related cases at post dating back to 1996 was four years.
The minimum and maximum sentences were respectively one and
18 years.

11. An Executive Sentencing Magistrate or "Juge
d'Application des Peines" handles early release and
probation issues. Once a prisoner has served half of his
sentence, he may appear before a parole board or "Commission
d'Application des Peines" to have his case reviewed for
early release. The commission takes into account such
factors as behavior, learning French, working, job offers
and places to stay upon release. In 22 drug related cases
dating back to 1996, prisoners served on average less than
60 percent of their sentences.

12. Convicted drug traffickers who gain early release are
also subject to heavy customs' fines relative to the value
of the drugs they were trafficking. Their release may be
delayed because of this. The fines can be negotiated
downward or the prisoner may not have to pay at all if he
can prove total destitution. Customs has the final say on
this and the prisoner may have to serve up to an additional
two years if he does not or cannot pay.

13. Upon release, an AmCit prisoner is deported to his last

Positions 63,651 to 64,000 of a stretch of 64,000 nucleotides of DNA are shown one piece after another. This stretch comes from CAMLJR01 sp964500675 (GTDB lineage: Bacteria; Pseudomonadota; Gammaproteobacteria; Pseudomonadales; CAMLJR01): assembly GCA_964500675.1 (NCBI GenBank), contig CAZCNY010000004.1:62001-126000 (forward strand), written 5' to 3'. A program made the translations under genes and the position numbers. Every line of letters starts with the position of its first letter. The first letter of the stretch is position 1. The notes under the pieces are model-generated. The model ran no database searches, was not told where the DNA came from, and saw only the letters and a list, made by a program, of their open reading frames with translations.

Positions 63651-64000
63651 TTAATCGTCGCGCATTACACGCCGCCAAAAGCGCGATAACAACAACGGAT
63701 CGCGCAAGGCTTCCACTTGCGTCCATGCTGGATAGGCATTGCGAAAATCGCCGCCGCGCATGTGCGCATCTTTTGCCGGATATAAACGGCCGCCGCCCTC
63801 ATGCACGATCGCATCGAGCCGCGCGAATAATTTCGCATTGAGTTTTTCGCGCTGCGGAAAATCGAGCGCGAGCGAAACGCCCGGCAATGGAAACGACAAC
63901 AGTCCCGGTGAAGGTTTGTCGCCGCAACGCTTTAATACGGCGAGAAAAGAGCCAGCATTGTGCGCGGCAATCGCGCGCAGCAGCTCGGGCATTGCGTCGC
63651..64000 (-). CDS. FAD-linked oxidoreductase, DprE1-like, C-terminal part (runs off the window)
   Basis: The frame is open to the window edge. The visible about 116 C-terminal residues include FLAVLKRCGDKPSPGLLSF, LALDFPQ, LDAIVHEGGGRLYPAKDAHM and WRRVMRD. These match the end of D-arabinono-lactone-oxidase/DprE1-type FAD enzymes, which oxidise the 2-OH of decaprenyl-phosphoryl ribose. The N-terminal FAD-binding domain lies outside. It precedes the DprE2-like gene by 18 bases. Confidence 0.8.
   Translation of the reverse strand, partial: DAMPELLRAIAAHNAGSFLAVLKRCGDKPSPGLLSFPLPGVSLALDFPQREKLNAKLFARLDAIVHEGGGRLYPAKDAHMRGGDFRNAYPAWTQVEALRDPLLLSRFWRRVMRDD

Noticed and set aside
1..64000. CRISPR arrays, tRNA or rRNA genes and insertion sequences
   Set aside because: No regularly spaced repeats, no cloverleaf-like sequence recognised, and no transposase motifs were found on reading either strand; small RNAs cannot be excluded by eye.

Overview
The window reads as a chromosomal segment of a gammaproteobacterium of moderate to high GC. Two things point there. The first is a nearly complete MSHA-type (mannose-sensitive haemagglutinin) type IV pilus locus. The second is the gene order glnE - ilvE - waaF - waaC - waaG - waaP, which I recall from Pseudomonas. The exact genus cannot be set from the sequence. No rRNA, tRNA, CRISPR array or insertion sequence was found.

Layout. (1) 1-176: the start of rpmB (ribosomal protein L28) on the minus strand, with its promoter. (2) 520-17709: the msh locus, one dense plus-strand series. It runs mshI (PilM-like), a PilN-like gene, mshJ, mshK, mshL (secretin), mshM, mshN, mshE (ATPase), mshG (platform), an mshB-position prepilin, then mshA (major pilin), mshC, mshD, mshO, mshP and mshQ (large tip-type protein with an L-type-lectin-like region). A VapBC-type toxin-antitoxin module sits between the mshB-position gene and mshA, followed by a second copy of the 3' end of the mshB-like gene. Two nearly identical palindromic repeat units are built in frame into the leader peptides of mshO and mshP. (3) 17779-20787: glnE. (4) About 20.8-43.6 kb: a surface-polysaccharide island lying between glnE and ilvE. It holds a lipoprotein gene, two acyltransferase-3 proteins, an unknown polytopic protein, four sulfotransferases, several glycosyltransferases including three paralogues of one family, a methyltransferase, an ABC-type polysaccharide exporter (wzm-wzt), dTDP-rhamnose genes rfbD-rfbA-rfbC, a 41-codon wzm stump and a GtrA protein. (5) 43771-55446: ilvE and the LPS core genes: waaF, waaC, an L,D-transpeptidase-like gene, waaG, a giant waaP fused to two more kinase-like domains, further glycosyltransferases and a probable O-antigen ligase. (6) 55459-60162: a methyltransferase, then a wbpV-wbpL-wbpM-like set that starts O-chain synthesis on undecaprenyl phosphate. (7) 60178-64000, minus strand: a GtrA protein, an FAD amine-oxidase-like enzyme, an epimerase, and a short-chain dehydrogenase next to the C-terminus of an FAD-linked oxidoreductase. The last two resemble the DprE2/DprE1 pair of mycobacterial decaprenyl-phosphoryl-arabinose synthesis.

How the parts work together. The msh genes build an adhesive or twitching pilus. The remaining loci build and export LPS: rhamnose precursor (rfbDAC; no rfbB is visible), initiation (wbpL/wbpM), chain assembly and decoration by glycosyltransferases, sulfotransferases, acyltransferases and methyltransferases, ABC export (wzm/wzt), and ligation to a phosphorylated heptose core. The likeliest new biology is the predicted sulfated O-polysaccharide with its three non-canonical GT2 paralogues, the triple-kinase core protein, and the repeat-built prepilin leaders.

verified US residence or the nearest port of entry if he is
not a French resident or national. Certain exceptions are
made for drug traffickers who have cooperated with
authorities and whose lives would be in danger if they
returned to the US.
14. An AmCit arrested and tried in France for drug
trafficking may be prosecuted upon his return to the United
States if he has also violated any US laws. This is most
common for prisoners who have not cooperated with the DEA
and OCRTIS. DEA and OCRTIS interrogators often use the
threat of a second prosecution and sentence as a "hammer" to
help get cooperation from suspected drug traffickers.

15. Cooperation does not guarantee immunity from eventual
prosecution in the US. This is handled on a case-by-case
basis and depends on the information provided. Prisoners
are not tried upon repatriation from France if their crime
has no venue in the US.


16. Post previously reported on its efforts to receive more
regular notification from French prisons (Ref C). The
results of these efforts have been successful in that we
have not had any further problems with the specific prisons
with which we have raised this issue. Yet because
notification by prisons inevitably takes longer than 72